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Sunday, May 2, 2010

Chainloading Grub legacy to Grub2

I've installed a dedicated Grub partition on my system. It's working fine until I installed Ubuntu 9.10 and 10.4 on my system. The dedicated grub legacy just wouldn't chainload the new Ubuntu.

I used to have these entries in my dedicated GRUB legacy menu.lst file:

title Ubuntu 8.04.3
root (hd0,4)
chainloader +1


This works fine as long as the Grub that´s installed in the target partiton is grub legacy. One modern systems this chainloading works fine. Older machines sometimes report error 13 or 15.

Some googling finally gave me two solutions. The first works, but needs manually updates when Ubuntu updates it's kernel. It´s booting the Ubuntu kernell directly without using the grub2 bootloader that is installed on the partition Ubuntu is in.

title Ubuntu 10.4
root (hd0,8)
kernel /boot/vmlinuz-2.6.32-21-generic root=UUID=ad518371-1bcc-43c1-994c-54cb14751bbb ro quiet splash
initrd /boot/initrd.img-2.6.32-21-generic
quiet


The second just works.

title Ubuntu Linux 10.4 NL
root (hd0,8)
kernel /boot/grub/core.img
boot


I didn´t test any kernelupdate yet, but I see the Grub2 boot menu. We´ll see.

cheers.

-----------------------------------------------------------------------------------------------

Finally found some actual information on the grub 2 failure to install to proper partition boot sector:

google search: how to determine which boot sector grub2 installs to partition boot sector

debian bug: [link]

:: Code ::
$ sudo mount /dev/sda7 /1
$ sudo grub-install --root-directory=/1 /dev/sda7


and this:

:: Code ::
$ sudo mkdir /mnt/linux
$ sudo mount -t ext4 /dev/sda1 /mnt/linux
$ sudo mount -t proc proc /mnt/linux/proc
$ sudo mount -t sysfs sys /mnt/linux/sys
$ sudo mount -o bind /dev /mnt/linux/dev
$ sudo chroot /mnt/linux

If /boot is on a separate partition, this partition must also be mounted:

$ sudo mount -t ext4 /dev/sdaX /boot

Then, the following command should resolve the issue. :

$ sudo grub-install --recheck /dev/sda5


these are just debugging tools.

:: Code ::
In the report you only said grub-install /dev/sda6 and grub-setup "(hd0,6)"
but you can even use grub-install "(hd0,6)"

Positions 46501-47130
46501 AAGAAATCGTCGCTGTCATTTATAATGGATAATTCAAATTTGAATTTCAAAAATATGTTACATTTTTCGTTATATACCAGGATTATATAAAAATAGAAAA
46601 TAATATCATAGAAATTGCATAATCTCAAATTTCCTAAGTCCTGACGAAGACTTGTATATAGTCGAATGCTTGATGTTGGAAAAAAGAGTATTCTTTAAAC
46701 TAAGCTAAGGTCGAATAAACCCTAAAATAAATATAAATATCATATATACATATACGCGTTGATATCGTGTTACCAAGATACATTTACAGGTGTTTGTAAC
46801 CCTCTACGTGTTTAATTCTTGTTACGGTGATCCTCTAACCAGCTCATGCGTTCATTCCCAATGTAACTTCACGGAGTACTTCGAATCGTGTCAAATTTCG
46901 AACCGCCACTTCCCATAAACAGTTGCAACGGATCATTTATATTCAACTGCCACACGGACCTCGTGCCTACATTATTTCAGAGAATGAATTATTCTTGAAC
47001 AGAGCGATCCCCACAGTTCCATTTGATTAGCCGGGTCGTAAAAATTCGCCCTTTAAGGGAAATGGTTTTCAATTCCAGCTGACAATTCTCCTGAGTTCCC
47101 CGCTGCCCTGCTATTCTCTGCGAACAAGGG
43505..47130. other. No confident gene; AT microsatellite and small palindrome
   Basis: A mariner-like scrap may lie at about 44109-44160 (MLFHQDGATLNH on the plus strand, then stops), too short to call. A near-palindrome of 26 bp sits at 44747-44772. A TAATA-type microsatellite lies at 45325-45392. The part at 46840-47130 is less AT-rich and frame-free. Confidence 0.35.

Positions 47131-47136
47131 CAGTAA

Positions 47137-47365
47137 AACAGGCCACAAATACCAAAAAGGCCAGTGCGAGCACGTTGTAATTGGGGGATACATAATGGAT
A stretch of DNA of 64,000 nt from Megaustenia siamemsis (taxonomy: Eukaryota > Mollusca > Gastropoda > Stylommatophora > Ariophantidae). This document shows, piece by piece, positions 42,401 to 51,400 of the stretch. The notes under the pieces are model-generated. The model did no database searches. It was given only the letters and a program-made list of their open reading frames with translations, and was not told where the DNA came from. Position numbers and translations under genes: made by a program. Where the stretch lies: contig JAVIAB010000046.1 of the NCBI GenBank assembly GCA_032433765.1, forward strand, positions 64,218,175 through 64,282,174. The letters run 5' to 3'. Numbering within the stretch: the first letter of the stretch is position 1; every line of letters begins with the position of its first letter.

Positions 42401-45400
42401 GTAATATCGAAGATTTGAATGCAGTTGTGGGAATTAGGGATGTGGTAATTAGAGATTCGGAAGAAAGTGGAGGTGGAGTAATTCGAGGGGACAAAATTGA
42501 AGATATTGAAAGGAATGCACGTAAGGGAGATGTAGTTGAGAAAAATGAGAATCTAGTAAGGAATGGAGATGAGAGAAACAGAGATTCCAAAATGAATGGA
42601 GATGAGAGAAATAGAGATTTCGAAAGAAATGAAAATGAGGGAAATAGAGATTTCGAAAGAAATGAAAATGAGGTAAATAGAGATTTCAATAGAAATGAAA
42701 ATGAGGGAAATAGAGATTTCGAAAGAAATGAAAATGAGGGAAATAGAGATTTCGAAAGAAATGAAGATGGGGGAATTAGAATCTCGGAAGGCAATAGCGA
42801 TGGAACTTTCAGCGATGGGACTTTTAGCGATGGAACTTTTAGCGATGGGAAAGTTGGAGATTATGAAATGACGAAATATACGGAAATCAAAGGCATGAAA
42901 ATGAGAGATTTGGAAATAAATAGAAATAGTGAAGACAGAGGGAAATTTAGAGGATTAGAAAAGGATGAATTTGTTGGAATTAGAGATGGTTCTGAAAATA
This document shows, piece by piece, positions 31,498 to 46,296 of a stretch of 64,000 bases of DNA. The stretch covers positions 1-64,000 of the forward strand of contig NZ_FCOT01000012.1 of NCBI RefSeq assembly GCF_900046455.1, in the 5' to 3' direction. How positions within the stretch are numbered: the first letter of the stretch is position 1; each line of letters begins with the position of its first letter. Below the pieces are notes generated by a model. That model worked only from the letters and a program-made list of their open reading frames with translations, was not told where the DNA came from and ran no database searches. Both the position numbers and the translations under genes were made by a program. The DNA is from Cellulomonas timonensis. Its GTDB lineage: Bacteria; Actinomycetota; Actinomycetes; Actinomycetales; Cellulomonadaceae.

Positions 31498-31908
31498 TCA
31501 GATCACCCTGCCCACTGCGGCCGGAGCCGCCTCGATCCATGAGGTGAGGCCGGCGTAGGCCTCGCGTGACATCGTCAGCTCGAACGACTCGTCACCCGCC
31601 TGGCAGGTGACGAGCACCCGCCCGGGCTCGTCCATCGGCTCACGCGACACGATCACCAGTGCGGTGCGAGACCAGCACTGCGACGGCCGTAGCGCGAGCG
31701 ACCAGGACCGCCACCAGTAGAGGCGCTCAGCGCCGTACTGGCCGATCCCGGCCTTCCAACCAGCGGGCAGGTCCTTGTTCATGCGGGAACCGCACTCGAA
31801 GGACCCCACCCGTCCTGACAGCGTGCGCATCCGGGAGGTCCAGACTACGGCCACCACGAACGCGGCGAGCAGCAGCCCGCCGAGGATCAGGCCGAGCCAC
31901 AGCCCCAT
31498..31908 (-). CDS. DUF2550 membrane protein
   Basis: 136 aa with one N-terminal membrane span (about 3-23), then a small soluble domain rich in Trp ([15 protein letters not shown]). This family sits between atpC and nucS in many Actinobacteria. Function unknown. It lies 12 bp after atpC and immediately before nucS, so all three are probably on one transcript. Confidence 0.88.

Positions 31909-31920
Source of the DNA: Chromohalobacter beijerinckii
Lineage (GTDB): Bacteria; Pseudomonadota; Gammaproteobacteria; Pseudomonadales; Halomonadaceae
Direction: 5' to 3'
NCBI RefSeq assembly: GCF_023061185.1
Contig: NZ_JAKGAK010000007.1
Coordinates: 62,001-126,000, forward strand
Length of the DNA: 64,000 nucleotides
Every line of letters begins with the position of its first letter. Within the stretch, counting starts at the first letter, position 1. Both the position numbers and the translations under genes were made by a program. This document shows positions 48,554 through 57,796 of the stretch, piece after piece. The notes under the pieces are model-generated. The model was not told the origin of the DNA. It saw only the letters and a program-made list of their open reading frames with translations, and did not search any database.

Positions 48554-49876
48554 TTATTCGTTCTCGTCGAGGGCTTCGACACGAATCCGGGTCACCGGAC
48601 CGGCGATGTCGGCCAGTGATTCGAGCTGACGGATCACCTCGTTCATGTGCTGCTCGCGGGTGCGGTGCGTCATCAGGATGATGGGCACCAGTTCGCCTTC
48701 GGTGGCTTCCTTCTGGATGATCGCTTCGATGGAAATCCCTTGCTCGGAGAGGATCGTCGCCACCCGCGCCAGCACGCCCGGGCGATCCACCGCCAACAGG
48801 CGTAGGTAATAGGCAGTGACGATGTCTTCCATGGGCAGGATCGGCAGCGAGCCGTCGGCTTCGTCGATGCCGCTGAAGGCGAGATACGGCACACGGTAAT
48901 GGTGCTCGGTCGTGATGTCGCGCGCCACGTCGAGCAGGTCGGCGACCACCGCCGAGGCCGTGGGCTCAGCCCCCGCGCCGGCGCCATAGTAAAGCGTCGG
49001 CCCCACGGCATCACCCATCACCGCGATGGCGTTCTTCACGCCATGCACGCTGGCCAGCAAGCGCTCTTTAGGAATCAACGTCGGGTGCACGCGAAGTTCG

NOTE: none of these methods fixes the bug. This system has 3 sata hard drives, and the grub 1.5 is in mbr, chainloading to /dev/sda9 / (hd0,8).

Tests show that grub 1.5 in partition /dev/sda9 is chainloaded fine, grub2 from ubuntu does not work at all, always results in the error 13 message.

More on this grub 2 bug on bugs.launchpad.net/: [link]

ubuntu grub 2 docs: [link]
note that these are not very useful since they contradict themselves.

This thread: [link]
seems to show the same issues with grub 2.

Clearly grub 2 was put into production use FAR too early, and is not at all robust enough yet to actually be trusted for mainstream desktop/server use. Why they feel the need to rush out core tools in this way is absolutely beyond me.

here's an interesting method, but doesn't help this case since grub2 doesn't seem to install to /dev/sda9 in the first place: [link]
:: Code ::
title Chainload to grub2
find --set-root /boot/grub/core.img
chainloader /boot/grub/core.img


and finally I got in with this added to grub 1.5 menu.lst master in mbr, after running the above:
:: Code ::
root (hd0,8)
kernel /boot/grub/core.img
boot

in other words, instead of using the failed install of grub2 img to partition boot sector, I'm getting it directly from /boot/grub/core.img

3 comments:

Hilko said...

If you have a dedicated GRUB partition with GRUB legacy you can also boot your other (linux) OS's directly using a simlink.

This way you will never need to update your grub menu.lst whenever one of them has a new kernel update.

You don't even need to install GRUB (2) on the OS's partitions. Your menu will always be up to date.

See here: http://members.iinet.net/~herman546/p15.html#3._Symlink

Jeroen said...

Thanks for your comment. I discovered that Using a dedicated grub 2 partition had the same problem on one particular computer. On my other boxes everything worked Ok with ordinairy chainloading.

Milton said...

Thank you so much for this! I had been scouring the web for this perfect answer and you had it here all the time. You saved my life!!!

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